Slate TV critic Troy Patterson echoes the concerns about the smarmy qualities of the Disney series “The Suite Life on Deck” that Dan Savage discussed in the essay I linked to in June. “On Deck” is the follow-up series that takes real-life twins Cole and Dylan Sprouse. They are the proteges of child stars turned moguls Mary Kate and Ashley Olson. The show is a sort of “Love Boat” for tweens and much of its humor comes from Zack’s precocious ring-a-ding-ding hit-on-everything-in-a-bra personality.
The Suite Life is of course mild in its sexual content, offering double entendres-once-removed and gentle references to oiling up bikini models and such. How did the protagonists’ rock-star father meet their lounge-singer mother? It is strongly implied that she threw her underwear on stage, or so Dad claims. It takes a little effort to get one’s own panties in a bunch over a kids show employing material like that, but it’s a snap to feel unqualified disgust for the way the show giggles at Zack’s crass predations. In one episode, a new passenger turns his head, but he’s turned off by her baggage, her literal baggage. The luggage locks are a bad sign. “That means she’s suspicious and cautious,” he says. “I’m looking for naive and vulnerable.” Cue the laugh track. Elsewhere, he describes part of his philosophy of life to a pal: “There is nothing–nothing–better in this world than an unhappy hot girl.” In watching eight episodes of the show, I haven’t seen Zack achieve any romantic success, but nor have I seen him receive any proper sanction. Thus do I eagerly await Walt Disney’s presentation of a feature-film spinoff titled Zack & Cody’s Rockin’ Roofie Frat Party.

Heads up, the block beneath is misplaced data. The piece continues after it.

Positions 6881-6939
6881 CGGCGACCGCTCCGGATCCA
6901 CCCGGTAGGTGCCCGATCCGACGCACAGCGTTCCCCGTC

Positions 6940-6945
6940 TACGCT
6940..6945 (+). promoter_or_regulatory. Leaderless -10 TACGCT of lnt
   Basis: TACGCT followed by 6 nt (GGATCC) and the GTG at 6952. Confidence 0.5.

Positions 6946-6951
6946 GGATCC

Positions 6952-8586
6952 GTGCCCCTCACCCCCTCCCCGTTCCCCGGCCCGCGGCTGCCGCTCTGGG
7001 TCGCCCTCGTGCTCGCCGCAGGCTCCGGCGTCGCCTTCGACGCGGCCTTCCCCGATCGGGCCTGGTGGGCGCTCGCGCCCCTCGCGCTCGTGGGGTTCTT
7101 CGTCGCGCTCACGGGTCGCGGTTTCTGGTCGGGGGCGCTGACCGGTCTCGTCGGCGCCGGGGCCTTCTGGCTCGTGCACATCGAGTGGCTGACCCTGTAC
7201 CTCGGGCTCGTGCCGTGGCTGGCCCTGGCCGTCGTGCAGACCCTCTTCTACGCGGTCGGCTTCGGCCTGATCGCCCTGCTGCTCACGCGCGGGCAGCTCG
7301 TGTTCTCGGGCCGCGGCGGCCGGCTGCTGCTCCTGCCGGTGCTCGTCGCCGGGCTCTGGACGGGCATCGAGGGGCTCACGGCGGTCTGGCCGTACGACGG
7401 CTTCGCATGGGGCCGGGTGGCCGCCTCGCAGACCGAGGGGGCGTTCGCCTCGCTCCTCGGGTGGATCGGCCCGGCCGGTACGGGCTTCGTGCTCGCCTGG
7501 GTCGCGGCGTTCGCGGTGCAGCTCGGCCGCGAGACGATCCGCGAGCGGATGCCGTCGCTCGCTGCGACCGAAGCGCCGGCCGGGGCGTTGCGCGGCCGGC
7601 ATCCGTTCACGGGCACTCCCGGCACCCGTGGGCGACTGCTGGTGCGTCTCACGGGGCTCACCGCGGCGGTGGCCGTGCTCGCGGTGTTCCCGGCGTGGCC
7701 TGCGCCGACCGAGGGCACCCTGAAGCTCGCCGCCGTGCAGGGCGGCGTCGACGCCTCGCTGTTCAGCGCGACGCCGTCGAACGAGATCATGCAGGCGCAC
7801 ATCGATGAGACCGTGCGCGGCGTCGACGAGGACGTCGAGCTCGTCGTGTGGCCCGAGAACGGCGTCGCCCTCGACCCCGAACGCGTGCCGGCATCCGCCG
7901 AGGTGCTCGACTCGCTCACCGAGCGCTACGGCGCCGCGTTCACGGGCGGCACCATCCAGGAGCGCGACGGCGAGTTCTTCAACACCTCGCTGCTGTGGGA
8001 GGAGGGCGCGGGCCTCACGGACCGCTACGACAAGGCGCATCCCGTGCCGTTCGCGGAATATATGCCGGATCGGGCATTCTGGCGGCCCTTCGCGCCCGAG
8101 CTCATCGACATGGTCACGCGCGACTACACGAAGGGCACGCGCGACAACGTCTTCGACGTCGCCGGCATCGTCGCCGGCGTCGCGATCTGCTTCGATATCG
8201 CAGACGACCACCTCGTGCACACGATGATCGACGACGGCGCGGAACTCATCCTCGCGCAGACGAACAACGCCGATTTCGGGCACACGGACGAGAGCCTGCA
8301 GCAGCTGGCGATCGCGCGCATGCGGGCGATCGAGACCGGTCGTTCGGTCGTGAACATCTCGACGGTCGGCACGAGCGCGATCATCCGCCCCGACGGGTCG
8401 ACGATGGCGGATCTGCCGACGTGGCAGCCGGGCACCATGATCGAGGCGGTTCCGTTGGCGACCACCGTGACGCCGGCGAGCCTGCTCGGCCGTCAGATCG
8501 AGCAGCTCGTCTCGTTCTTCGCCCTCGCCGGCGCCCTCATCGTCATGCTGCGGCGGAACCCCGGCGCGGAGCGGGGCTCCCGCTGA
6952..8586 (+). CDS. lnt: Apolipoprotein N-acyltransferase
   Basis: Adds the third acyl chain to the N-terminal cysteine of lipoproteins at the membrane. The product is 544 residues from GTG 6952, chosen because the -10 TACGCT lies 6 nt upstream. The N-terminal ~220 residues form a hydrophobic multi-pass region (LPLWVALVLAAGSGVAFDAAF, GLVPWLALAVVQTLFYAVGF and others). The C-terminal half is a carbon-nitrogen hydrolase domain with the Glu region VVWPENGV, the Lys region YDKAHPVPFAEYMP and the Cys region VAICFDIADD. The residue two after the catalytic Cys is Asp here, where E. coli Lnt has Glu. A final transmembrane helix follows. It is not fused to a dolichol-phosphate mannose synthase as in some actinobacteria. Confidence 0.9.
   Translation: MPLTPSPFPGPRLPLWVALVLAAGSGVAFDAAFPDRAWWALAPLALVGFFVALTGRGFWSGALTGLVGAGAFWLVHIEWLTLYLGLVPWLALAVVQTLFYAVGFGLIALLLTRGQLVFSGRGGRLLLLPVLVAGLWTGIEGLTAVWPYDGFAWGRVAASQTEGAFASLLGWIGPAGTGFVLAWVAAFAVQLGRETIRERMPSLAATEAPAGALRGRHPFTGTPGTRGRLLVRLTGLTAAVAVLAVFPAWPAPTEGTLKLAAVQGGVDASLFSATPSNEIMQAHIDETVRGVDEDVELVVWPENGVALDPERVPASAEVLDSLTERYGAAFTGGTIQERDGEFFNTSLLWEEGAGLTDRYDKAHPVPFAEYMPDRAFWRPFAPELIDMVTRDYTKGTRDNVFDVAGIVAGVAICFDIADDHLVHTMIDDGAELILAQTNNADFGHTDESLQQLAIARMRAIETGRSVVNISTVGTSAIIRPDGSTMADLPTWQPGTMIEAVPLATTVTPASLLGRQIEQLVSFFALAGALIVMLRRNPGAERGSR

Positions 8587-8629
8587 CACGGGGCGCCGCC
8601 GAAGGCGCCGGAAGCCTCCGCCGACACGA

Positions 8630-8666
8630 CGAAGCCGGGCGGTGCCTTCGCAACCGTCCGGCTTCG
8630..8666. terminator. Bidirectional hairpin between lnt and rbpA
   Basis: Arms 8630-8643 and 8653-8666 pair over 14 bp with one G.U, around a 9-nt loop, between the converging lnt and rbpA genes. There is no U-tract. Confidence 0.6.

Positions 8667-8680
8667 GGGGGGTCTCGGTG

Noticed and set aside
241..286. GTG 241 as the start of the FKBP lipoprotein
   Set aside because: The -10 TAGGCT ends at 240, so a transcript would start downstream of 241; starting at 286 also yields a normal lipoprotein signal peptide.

According to Patterson, this is the number one television program for children 6-11. It is hard for me to imagine that parents — or Disney — find this charming, funny, or appropriate.